WikiLeaks lays bare nuclear standoff with Pakistan, hacking by ChinaBy Arun Kumar, IANS
Sunday, November 28, 2010
WASHINGTON - A dangerous standoff with Pakistan over nuclear fuel and a global computer hacking effort by China are among the revelations laid bare by a cache of a quarter-million confidential American diplomatic cables released by whistleblower site WikiLeaks.
The New York Times, one of the newspapers provided advanced access to the papers, Sunday offered a preview of the revelations from a huge sampling of the daily traffic between the State Department and some 270 embassies and consulates that it intends to detail in the coming days.
The cables show that nearly a decade after the Sep 11, 2001 attacks, the dark shadow of terrorism still dominates the United States’ relations with the world, said the Times.
“They depict the Obama administration struggling to sort out which Pakistanis are trustworthy partners against Al Qaeda, adding Australians who have disappeared in the Middle East to terrorist watch lists, and assessing whether a lurking rickshaw driver in Lahore, Pakistan, was awaiting fares or conducting surveillance of the road to the American Consulate.”
“They show American officials managing relations with a China on the rise and a Russia retreating from democracy. They document years of painstaking effort to prevent Iran from building a nuclear weapon - and of worry about a possible Israeli strike on Iran with the same goal,” the Times said.
Detailing “a dangerous standoff with Pakistan over nuclear fuel” revealed by Wikileaks, the Times said: “Since 2007, the United States has mounted a highly secret effort, so far unsuccessful, to remove from a Pakistani research reactor highly enriched uranium that American officials fear could be diverted for use in an illicit nuclear device.
In May 2009, (US) Ambassador Anne W. Patterson reported that Pakistan was refusing to schedule a visit by American technical experts because, as a Pakistani official said, “if the local media got word of the fuel removal, ‘they certainly would portray it as the United States taking Pakistan’s nuclear weapons,’ he argued.”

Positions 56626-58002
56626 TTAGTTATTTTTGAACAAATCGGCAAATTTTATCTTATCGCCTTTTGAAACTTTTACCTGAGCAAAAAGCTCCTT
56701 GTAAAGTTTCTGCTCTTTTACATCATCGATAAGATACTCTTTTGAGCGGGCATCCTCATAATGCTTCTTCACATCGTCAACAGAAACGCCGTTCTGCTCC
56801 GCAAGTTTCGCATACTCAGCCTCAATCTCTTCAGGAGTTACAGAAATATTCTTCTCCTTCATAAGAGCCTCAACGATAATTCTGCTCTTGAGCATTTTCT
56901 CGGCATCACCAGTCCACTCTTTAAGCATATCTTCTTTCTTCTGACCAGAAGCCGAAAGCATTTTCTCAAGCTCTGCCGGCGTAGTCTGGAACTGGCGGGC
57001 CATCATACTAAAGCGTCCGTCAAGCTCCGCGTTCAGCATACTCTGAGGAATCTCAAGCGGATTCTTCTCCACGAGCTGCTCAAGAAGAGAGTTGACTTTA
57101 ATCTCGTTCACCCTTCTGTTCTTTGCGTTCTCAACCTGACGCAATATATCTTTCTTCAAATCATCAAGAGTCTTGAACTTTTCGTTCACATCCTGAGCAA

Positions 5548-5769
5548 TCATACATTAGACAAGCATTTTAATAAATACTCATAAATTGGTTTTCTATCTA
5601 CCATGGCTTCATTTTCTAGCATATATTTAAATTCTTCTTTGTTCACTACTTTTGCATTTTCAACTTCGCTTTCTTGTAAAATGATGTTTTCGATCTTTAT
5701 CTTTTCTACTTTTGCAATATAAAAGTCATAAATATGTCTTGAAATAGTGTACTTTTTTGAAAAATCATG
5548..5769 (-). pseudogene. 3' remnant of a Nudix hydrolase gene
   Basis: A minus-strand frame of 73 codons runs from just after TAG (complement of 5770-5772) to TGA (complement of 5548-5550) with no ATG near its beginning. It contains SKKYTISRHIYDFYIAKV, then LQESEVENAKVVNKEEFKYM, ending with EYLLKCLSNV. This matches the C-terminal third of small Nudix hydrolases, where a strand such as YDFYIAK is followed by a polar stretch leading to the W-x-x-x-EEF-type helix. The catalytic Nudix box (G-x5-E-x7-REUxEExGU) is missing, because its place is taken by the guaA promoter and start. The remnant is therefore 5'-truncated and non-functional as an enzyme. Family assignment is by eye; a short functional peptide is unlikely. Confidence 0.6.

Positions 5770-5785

Dispatches from early this year quote the monarch of Saudi Arabia, King Abdullah, as speaking scathingly about the leaders of Iraq and Pakistan.
Speaking to another Iraqi official about Nuri Kamal al-Maliki, the Iraqi prime minister, King Abdullah said, “You and Iraq are in my heart, but that man is not.”
The king called Pakistan President Asif Ali Zardari the greatest obstacle to that country’s progress, the Times said citing a cable. “When the head is rotten,” he said, “it affects the whole body.”
Another cable cited by the Times said a Chinese contact told the American embassy in Beijing in January that China’s Politburo directed the intrusion into Google’s computer systems in that country.
The Google hacking was part of a coordinated campaign of computer sabotage carried out by government operatives, private security experts and Internet outlaws recruited by the Chinese government, it said.
They have broken into American government computers and those of Western allies, the Dalai Lama and American businesses since 2002, cables said.
The White House was quick to “condemn in the strongest terms the unauthorised disclosure of classified documents and sensitive national security information.”
It would jeopardise “our diplomats, intelligence professionals, and people around the world who come to the United States for assistance in promoting democracy and open government,” White House spokesman Robert Gibbs said.
“By releasing stolen and classified documents, Wikileaks has put at risk not only the cause of human rights but also the lives and work of these individuals.”
(Arun Kumar can be contacted at email@example.com)